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The Economics of Camping
June 12, 2010 by Donna Carol · 6 Comments
I almost didn’t write this blog entry, but the more I thought about it, the more I knew I needed to do it. After my last entry about our backyard test run, there were some comments from experienced campers about the quality of our tents. I have read similar comments on various forums and blogs. Some experienced campers like to lecture new campers about the “quality” (read this as expensive) equipment they should own. Through the experience of preparing to tent camp, I have learned to keep the main thing the main thing. Enjoying time as a family, not owning expensive equipment, is the main thing.
Just before the Woodall’s blog launched this year, my husband, the sole wage earner in our family, found out that he would be losing his job. Before getting this news, our intention was to purchase a pop-up camper or lightweight travel trailer and hit the road every chance we got. Yes, we want to see God’s great outdoors, and yes, we want to enjoy the amenities that campgrounds have to offer. (I mentioned in my very first post that we are citified, and I meant it!) Because of the turn of events in our lives, we had to find a more economical way to do those things. Tent camping has been the answer.
I didn’t include these personal details for sympathy. So many others are in the same position. We have shifted gears and adjusted well. We are totally okay with the fact that our vacation this year may very well be spent in a tent. (Fees for a tent camping site are so much less expensive than a hotel room.) I tend to be a “pull yourself up by the boot straps” kind of gal. I can see that half-full glass almost every time. I see this situation we find ourselves in now as a blessing. Through camping, we will spend more time together. We are already learning to work better together. When we got our new tent recently, and we were putting it up for the very first time, my husband and I didn’t get agitated at one another at all. I didn’t even get mad when he refused to read the directions. That is a miracle!
I have been pleasantly surprised at how little money we have had to spend to get started camping. Granted, we already had a tent and sleeping bags to get us going, but we haven’t had to spend a whole lot of money to round out our camping gear. Is our new tent of the finest quality? No. We got the best one we could afford. It will keep us reasonably protected from the elements so that we will be w...
Tips for Camping on the Cheap ;)
For many of us, our camping trips are, at least somewhat, shaped by our budget. Whether it is the length of time that we are able to get away, or the destination that we choose, money has some impact on our trip. No matter what kind(s) of camping that you prefer, there are always things that you can do to make your trip a little more affordable.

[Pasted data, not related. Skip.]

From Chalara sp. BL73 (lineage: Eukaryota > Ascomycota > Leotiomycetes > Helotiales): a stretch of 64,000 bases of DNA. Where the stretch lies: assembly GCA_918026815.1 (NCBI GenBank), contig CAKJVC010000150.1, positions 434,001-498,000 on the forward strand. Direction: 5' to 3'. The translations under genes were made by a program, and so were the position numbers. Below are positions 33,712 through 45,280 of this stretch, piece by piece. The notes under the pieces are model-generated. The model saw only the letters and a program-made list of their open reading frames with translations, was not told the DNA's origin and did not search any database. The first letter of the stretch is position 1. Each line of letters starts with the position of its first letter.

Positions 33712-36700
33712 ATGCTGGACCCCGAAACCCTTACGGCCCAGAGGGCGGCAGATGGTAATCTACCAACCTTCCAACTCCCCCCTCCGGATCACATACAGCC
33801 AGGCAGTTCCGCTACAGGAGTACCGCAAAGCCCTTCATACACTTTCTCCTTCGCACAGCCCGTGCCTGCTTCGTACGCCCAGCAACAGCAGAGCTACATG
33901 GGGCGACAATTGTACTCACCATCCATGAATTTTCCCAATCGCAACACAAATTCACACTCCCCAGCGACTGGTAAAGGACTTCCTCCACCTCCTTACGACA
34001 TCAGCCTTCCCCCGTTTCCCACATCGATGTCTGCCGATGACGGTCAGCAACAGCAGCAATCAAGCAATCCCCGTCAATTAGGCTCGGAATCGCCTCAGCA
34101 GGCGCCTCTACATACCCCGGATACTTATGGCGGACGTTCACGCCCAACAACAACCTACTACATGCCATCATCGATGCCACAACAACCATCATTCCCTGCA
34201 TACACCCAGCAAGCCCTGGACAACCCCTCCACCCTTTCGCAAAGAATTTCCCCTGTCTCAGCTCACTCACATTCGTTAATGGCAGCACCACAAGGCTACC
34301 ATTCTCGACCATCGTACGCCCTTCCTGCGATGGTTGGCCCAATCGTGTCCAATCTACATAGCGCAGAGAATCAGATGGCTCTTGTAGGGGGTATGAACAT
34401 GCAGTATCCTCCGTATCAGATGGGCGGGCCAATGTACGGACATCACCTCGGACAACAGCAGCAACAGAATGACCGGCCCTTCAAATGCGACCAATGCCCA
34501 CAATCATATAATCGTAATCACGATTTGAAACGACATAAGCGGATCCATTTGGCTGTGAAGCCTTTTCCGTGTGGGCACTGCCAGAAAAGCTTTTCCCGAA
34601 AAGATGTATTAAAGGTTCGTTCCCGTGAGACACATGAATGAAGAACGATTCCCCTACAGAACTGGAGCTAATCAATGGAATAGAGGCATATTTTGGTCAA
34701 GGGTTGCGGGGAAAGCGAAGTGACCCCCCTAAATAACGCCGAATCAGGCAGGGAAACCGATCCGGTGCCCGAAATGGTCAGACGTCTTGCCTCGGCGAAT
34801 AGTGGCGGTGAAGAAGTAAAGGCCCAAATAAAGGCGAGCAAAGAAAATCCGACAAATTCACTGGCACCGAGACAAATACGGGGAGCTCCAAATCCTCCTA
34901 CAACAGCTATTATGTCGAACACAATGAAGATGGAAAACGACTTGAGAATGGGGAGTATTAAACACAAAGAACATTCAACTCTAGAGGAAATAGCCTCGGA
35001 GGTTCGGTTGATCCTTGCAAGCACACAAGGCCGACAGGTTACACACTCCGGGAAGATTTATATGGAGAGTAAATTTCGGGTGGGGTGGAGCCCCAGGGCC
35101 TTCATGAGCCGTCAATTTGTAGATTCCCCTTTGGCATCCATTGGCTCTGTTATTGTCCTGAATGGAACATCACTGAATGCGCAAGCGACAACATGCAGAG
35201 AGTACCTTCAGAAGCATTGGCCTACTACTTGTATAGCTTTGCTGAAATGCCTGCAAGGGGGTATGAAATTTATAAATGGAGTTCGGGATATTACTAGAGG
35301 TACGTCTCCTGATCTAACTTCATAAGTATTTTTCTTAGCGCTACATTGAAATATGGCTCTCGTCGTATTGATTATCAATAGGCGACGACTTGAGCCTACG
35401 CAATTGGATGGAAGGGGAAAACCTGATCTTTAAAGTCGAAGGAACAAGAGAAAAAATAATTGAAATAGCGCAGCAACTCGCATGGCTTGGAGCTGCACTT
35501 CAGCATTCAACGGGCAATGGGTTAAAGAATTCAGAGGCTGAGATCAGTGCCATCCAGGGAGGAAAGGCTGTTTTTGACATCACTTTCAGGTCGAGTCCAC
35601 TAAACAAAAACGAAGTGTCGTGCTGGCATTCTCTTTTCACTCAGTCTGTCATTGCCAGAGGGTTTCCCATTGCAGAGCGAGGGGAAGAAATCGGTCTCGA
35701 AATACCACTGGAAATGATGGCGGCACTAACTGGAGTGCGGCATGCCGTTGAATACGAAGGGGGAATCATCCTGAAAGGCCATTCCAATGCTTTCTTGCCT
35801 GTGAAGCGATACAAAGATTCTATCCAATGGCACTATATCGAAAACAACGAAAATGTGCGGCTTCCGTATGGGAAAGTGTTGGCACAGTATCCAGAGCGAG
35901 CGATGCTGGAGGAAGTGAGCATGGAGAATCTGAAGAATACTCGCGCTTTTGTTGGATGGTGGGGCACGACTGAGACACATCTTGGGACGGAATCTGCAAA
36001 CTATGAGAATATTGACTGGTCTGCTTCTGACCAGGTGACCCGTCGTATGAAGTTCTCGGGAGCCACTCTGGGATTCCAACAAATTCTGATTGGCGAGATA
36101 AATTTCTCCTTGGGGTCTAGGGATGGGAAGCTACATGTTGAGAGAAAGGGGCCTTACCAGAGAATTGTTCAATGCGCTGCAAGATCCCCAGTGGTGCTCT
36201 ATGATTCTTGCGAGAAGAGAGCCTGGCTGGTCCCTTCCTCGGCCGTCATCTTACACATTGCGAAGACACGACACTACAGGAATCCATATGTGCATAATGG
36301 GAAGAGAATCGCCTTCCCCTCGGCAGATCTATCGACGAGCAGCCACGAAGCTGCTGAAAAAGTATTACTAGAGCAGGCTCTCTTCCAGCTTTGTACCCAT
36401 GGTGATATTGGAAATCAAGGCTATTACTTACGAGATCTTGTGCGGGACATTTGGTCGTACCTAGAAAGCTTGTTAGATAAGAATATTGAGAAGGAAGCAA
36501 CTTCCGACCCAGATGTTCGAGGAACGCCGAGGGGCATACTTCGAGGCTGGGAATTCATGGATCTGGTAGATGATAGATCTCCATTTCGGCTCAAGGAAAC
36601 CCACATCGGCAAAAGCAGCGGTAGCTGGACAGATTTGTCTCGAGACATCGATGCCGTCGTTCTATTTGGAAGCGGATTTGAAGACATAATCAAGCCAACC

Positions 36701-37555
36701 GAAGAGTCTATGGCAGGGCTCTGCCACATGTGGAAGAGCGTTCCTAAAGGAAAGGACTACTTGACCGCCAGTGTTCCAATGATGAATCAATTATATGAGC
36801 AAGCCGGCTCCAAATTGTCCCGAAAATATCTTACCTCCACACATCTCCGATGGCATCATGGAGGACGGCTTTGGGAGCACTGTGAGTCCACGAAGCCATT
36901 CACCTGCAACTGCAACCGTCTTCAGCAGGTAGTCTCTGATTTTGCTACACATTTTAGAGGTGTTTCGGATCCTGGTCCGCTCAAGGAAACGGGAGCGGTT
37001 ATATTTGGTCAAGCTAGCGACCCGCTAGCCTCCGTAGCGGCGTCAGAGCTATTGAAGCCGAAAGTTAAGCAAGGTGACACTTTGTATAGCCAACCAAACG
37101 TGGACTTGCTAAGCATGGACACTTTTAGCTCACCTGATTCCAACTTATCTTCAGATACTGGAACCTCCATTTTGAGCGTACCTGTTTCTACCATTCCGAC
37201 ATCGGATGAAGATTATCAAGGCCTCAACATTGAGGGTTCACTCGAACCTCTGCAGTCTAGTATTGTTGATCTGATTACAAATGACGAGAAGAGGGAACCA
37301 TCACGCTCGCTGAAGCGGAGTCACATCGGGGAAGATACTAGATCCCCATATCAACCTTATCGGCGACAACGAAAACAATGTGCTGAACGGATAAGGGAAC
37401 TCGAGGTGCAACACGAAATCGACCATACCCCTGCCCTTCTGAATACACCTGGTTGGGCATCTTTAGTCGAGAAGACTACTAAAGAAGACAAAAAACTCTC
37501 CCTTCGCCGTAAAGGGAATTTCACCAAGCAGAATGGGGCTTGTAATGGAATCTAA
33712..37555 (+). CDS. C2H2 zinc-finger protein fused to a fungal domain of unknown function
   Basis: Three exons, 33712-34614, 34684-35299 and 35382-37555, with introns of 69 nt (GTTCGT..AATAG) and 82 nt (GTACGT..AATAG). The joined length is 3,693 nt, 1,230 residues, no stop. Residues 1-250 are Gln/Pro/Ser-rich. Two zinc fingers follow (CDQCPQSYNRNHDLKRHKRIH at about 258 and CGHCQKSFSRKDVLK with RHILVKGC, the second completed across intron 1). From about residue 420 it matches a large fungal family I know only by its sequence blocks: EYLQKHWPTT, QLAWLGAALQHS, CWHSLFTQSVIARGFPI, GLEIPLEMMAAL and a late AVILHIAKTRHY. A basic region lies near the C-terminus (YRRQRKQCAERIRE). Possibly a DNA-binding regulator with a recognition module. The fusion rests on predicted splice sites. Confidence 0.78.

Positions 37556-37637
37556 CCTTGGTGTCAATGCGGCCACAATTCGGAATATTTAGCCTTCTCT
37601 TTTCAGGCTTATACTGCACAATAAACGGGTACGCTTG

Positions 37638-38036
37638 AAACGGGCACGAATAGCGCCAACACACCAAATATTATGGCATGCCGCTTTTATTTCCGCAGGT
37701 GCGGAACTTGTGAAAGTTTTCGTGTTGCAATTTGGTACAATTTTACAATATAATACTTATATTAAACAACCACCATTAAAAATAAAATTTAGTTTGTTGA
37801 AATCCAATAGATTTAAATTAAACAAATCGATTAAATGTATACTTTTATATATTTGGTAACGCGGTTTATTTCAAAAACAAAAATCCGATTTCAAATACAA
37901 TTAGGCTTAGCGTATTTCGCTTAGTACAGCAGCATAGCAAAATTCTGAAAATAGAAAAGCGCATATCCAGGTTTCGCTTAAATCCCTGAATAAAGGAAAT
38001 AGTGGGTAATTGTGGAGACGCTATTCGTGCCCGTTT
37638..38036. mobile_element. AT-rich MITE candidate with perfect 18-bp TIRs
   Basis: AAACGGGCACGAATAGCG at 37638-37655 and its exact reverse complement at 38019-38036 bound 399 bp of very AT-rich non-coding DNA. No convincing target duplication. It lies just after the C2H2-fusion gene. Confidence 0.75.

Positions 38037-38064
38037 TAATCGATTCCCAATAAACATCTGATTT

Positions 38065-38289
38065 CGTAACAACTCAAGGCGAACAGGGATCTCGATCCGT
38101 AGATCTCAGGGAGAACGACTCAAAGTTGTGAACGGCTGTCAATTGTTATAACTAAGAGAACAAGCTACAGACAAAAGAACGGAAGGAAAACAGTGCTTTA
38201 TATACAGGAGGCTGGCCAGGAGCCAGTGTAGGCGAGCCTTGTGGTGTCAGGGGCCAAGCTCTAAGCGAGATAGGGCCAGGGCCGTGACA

If you prefer to resort camp, most of your expense will probably be in your camping site fees. Many people don’t realize that there are a lot of campgrounds that offer: deals for things like staying a whole week (either a special week-long rate or sometimes deals like 7 nights for the price of 5), printable coupons for discounts like a percentage off or upgraded sites, and even special rates for park amenities if you purchase a package deal (this is not a deal though if you are not going to use those extras!). If you don’t see anything mentioned online, call and ask if they have any current specials/deals.
When choosing any campground, it pays to call and inquire whether or not they charge extra fees for dogs, extra vehicles, or per person fees above ‘x’ number of people (if any of these apply to you). These can add significantly to your overall resort bill. For instance, right now I am sitting in Round Top Campground near Gettysburg, PA. We had actually driven by a competitor, and, hoping to stay there, we had called the other campground, who charges a per person fee above 2 adults and 2 kids. The per person fees would have put us up at $90 per night! A little more than we want to spend unless the campground has a waterslide or other extra activities. We called around, and got a site for less than half of that here since they are a ‘family rate’ campground – no extra fees if it is your immediate family. That one phone call saved us nearly $150 over the 3 nights that we are/were here – and this campground ended up being nicer anyway! LOL!
Another way to save money, no matter where or how you camp, is to prepare ahead of time when purchasing items for your excursions. For instance, we seldom buy plain Hershey’s chocolate bars except for s’mores when we are camping. If I see them on sale at a good price, I will buy what I think that we will use for the entire summer – besides saving money, I don’t have to hassle with remembering to purchase them before we go each time...